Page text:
Women Painting Themselves: pt 9

Lilly Martin Spencer* 1822-1902

Lilly Martin Spencer was born in Europe but she spent most of her life in America, specifically Ohio, New York City, and New Jersey. Her parents were very encouraging of her artistic studies, and her husband let his career take second place to supporting hers while helping to raise their thirteen children (seven of which lived to adulthood).

Like many of the woman artists I’ve written about, Lilly Martin Spencer not only had a career during a time period which I don’t think I’m going out on a limb to say that most people assume women spent their time having children and being decorative, but she was the breadwinner for her family with said career. What you needed in order to be a successful female artist more than anything else were parents who were willing to provide education and if you married, a spouse willing to be supportive. Lilly Martin Spencer was fortunate to have both.

Secondly, her career looked like something an artist working today might have**.

Lilly Martin Spencer did not spend most of her time painting portraits of the wealthy, or religious scenes, or monumental landscapes for the wealthy to hang in their mansions. As far as I can tell, while she made some of her income from commissions, most of the money she made came from reproductions*** of paintings from her portfolio which allowed her to reach a far larger audience than would have previously been possible. Her subject of choice was domestic life, mothers, children, families, and her clientele were middle class people who just wanted something nice to hang above the sofa.The modern day equivalent would be a painter who worked with an interior designer to provide art to match someone’s living room****. This was art for the masses in every sense: mass produced, subject matter with mass appeal, and sensitive to changing trends. She was painting to support her family, if painting domestic scenes didn’t make money, she would’ve painted something else, and in fact DID when the genre declined in popularity later in her career. And, is particularly interesting to me because that’s the sort of art that most people will have in their homes, and so the sort of art that most people are going to see.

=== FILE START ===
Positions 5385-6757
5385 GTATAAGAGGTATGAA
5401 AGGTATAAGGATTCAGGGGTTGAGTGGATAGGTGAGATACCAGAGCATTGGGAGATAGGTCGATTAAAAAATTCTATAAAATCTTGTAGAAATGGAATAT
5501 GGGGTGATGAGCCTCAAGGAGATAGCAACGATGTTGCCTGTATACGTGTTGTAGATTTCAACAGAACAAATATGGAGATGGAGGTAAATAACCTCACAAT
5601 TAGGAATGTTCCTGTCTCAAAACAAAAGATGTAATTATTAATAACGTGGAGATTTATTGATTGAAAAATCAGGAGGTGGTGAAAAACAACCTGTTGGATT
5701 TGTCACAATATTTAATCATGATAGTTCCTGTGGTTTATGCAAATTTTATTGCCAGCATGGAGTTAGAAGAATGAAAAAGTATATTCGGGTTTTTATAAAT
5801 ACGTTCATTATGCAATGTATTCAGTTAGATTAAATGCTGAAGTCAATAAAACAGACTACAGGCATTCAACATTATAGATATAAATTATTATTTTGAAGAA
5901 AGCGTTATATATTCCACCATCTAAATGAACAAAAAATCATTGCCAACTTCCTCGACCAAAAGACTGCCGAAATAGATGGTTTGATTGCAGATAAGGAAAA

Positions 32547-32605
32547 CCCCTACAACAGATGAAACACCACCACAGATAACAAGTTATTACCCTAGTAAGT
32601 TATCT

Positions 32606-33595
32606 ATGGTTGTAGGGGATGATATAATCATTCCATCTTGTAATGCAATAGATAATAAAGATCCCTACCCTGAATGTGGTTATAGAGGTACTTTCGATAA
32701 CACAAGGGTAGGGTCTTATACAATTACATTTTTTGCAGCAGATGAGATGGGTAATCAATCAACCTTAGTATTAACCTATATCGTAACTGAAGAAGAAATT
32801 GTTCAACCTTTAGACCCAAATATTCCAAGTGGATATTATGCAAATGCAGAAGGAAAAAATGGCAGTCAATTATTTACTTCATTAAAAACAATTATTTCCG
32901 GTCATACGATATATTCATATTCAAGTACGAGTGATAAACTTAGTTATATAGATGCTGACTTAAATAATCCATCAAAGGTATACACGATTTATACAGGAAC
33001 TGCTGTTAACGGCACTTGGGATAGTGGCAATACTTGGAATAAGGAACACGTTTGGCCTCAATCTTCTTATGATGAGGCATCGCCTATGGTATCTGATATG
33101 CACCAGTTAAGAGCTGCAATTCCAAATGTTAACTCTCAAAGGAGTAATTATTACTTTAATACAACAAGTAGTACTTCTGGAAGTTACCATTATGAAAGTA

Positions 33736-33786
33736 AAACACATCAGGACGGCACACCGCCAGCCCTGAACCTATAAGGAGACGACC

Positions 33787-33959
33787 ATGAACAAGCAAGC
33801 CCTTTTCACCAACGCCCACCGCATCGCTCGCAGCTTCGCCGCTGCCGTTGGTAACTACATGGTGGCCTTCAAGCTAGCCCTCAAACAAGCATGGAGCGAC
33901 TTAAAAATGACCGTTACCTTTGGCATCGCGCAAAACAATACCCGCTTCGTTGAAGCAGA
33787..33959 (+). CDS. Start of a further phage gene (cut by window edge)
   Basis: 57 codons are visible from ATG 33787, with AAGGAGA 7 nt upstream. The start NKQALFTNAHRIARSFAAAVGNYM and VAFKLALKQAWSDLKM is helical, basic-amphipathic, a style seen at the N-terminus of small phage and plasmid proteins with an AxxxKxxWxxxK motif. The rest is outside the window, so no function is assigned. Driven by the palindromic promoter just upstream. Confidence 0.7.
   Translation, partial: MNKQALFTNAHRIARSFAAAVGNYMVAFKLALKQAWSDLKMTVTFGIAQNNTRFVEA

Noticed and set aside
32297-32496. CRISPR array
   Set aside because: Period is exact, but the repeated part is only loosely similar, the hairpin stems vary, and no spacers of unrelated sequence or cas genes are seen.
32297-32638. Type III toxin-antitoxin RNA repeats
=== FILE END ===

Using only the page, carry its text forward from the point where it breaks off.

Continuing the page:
*AKA Angelique Marie Martin, and just about every spelling variation of Lilly you can think of.

**Caveat: there is still a market for portraits of rich people, at least, I’ve seen said portraits that were painted this century, but heck if I know how you go about making a career out of that these days.

***The entry for the year 1837 mentions a specific process that would be a good bet for how exactly this was done.

****Or the long version would be a painter who sold work to a print publisher who then sold it to a frame shop that the interior designer then purchased it from.

SOURCES AND ADDITIONAL INFO General Biography Brief discussion about one of Martin Spencer’s more interesting paintings. The politics discussed are a bit convoluted (radical-conservative vs radical-radical, whut?) but this is a nice gallery of her work. Slightly questionable discussion of the work vs family conflict. Young Husband attempts to buy groceries, everyone laughs. Essay on the painting “War Spirit at Home” If you happen to be in the Columbus, Ohio area there’s an exhibit of her work going on right now.

Previous parts in this series:
part 1, part 2, part 3, part 4, part 5, part 6,
part 7, part 8

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Celia Yost

Celia Yost

I'm an illustrator/graphic artist from Ohio. I like drawing monsters, coffee, and painting outside wearing a fancy hat.

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